IFES adapts the programme, in coordination with partners, to respond to electoral events in the country. This can be in the immediate lead up to elections or between elections, as well as for global events – such as the COVID-19 pandemic – where a completely online version of the course was created. The context in which ENGAGE takes place also informs the content and opportunities for participants to engage in their communities following the programme.
Sustained youth engagement in civic and political life
As seen through IFES’ impact assessment in the Dominican Republic, as well as through its trainings globally, ENGAGE participants demonstrate increased political and civic engagement. This happens not only immediately after the course but also in the medium to long term, primarily because both the course content and the hands-on activities are built into the curriculum. In Sri Lanka, course participants met with CSOs and the national Election Commission, and took part in a mock election to put ENGAGE topics, such as electoral processes, disability rights and leadership, into practice. In Indonesia, despite the course being entirely online, participants took a virtual tour of the General Elections Commission (KPU), Indonesia’s national EMB. These, and interactive exercises embedded throughout the course, reflect the ‘learning-by-doing ‘approach that encourages active citizenship.
Youth-led community projects
In Guyana, several ENGAGE alumni applied for, and received, funding for community projects. One group worked jointly to raise awareness of sexual and reproductive health for youth with disabilities, who often do not have access to information about their rights. Another group worked to install guardrails for the school of the blind, and had meetings with the Ministry of Education to further earlier commitments made to improve access to education to the blind.
Sustained youth engagement in civic and political life
Following the course, alumni continue to engage in public life; attending city council meetings, participating in elections, running as candidates and advocating for disability rights, among other issues. Following completion of the Ukraine ENGAGE course, one alumna ran in the 2020 local elections and was subsequently elected to the Kyiv Oblast Council.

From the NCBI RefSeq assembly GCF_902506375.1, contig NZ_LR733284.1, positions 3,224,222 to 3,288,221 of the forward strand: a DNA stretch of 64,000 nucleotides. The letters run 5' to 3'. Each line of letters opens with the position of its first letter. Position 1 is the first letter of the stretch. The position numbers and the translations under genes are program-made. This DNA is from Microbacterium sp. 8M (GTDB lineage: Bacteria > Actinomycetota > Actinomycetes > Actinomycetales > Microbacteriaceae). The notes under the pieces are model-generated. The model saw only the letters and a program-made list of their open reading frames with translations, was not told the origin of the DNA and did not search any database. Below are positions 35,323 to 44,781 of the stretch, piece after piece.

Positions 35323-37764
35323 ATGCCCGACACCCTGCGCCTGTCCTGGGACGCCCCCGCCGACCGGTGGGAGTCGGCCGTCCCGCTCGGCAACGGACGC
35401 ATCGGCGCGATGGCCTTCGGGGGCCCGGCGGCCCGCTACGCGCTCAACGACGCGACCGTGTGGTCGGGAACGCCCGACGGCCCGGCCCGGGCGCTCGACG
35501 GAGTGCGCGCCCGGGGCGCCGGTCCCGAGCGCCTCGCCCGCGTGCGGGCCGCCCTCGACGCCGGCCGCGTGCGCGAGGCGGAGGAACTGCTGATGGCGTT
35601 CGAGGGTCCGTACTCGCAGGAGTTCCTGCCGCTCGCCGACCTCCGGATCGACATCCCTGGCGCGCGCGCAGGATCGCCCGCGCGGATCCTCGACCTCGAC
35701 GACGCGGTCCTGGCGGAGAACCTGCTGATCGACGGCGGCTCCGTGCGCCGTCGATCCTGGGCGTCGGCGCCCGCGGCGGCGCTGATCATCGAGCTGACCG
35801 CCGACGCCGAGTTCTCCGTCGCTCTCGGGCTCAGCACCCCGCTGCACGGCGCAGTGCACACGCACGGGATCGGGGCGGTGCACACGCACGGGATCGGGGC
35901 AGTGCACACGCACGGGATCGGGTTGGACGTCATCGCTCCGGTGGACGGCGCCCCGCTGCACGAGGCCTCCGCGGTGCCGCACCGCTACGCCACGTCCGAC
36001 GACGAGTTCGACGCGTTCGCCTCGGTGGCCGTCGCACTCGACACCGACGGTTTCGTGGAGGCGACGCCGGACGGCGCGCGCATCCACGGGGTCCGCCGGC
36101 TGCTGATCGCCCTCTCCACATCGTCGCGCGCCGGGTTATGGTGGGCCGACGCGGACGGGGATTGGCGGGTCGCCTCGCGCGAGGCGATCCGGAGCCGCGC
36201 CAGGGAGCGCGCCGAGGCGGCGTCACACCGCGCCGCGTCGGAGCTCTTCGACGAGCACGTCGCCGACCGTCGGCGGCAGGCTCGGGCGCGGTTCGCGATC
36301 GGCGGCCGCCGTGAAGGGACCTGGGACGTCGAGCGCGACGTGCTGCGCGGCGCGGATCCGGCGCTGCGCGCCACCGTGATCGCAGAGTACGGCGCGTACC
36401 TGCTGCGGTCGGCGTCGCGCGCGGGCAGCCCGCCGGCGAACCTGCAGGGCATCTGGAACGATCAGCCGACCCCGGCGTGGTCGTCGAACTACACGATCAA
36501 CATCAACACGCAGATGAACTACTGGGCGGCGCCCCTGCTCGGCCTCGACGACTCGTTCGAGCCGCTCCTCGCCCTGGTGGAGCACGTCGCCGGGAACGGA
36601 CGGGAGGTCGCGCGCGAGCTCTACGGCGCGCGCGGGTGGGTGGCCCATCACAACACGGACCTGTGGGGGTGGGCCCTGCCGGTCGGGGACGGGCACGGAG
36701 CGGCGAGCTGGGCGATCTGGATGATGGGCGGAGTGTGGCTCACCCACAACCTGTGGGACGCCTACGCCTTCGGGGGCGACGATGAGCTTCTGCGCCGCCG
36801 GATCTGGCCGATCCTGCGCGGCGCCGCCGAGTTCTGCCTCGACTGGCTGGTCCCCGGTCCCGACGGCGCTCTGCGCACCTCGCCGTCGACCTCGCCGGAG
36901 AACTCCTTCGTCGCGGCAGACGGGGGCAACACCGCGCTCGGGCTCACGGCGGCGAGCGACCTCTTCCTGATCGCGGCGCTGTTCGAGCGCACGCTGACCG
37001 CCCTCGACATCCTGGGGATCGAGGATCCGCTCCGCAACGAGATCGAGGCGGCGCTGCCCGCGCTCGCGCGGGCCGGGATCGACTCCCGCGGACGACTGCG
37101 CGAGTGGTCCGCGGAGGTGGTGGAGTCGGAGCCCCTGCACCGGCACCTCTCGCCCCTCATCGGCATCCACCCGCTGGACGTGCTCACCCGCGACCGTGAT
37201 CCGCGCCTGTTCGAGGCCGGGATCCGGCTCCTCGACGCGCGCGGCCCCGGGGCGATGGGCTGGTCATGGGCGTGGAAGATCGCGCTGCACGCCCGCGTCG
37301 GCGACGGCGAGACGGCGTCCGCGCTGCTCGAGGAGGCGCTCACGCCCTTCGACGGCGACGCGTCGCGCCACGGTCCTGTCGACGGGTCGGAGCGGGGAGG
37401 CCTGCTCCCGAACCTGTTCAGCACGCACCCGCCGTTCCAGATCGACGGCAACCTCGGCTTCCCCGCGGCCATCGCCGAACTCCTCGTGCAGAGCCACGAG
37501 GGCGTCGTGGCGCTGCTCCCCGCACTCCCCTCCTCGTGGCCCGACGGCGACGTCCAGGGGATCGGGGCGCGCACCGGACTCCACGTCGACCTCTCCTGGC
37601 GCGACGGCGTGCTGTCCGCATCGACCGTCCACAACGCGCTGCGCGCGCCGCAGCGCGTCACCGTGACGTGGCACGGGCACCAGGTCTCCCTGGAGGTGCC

In the Dominican Republic, three ENGAGE alumni were hired by the Central Electoral Board (JCE) and City Hall; ENGAGE also inspired the JCE to create its first-ever Disability Inclusion Policy. In Bougainville, three ENGAGE alumni served as poll workers in the 2019 Bougainville referendum. One ENGAGE alumnus used his leadership skills to serve as interim director of the first OPD in Bougainville.
In Indonesia, ENGAGE participants generated a list of recommendations for the KPU, which the EMB used to develop infographics for voters in Jakarta with disabilities. Seven participants also completed internships with the KPU and the Election Supervisory Board (Bawaslu), in order to continue their professional development. ENGAGE alumni also continue to re-engage in follow-on trainings. In Guyana, four alumni organised their own ENGAGE course for young people with disabilities; in PNG, the IFES trained ENGAGE alumni and members from the PNG Association of Disabled Persons to conduct election access assessments ahead of the 2022 national elections. The sustained engagement of ENGAGE alumni around the world stands as testament to the impact of the course on the long-term engagement persons with disabilities in civic and political life.